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Letters | Boston looks to find path to best schools

Legacy of busing must inform the work ahead

More than 150 parents, students, and politicians attended the Boston School Committee public meeting at English High School March 7 on the new student-assignment plan.

Matthew J. Lee/Globe Staff

More than 150 parents, students, and politicians attended the Boston School Committee public meeting at English High School March 7 on the new student-assignment plan.

Having only lived in Boston since 1986, I did not live through the tumultuous early years of court-ordered busing, but I want to respond to your editorial in support of the revised school assignment plan (“School assignment proposal shows progress, merits support,” March 13). It was curious that the editorial did not directly state that busing was imposed to redress a pattern of racial discrimination in the Boston schools.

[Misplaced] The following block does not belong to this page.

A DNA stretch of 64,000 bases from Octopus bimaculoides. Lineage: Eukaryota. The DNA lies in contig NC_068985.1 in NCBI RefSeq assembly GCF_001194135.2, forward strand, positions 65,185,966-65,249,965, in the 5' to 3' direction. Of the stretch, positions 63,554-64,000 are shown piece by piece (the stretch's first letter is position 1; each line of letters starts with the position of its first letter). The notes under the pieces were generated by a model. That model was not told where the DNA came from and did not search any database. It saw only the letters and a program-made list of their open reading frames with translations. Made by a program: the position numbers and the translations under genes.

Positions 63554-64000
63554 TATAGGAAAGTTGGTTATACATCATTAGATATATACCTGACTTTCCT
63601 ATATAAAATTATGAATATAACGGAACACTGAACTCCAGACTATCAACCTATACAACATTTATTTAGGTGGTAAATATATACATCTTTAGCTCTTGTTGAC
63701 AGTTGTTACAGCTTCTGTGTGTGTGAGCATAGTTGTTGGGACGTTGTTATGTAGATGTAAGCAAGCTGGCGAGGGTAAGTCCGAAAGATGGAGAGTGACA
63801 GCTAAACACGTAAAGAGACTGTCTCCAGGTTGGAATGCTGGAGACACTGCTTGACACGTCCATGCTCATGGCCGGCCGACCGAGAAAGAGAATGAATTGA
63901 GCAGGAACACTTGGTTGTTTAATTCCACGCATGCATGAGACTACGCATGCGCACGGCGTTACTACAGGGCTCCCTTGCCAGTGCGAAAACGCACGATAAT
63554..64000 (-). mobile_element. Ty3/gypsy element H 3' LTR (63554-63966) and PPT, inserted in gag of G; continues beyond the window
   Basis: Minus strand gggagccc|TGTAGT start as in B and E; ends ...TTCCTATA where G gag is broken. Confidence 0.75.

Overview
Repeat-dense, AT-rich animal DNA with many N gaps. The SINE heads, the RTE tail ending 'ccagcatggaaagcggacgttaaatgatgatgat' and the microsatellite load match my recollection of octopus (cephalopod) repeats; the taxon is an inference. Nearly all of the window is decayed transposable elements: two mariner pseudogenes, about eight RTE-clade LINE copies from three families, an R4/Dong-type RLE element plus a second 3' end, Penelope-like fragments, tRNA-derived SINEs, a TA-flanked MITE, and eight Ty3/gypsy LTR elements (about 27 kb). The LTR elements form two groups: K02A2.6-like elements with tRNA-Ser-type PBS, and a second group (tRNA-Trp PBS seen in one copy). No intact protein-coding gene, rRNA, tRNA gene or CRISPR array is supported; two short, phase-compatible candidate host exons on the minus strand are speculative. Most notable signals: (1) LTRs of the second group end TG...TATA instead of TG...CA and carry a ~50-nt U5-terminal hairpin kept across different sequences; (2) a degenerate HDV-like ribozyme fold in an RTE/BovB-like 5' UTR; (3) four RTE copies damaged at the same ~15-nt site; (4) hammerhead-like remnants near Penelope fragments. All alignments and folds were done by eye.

For years, black students had been denied equitable educational opportunities. For the city and for individuals, discrimination and the violent response to desegregation efforts resulted in significant losses; for many, the traumatic effects linger. This legacy is an essential part of the back story to attempts to revise the student assignment plan.

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The Union of Minority Neighborhoods’ Boston Busing/Desegregation Project aims to bring this back story to the front, and to continue the unfinished work of ensuring that all of Boston’s children have access to high-quality schools. As a white Boston public school parent, I have experienced the many ways that race and class shape our children’s educational experiences. As adults, we must embrace all of Boston’s children as our own, and create the schools they all need to thrive.

Barbara McQueen

Roslindale

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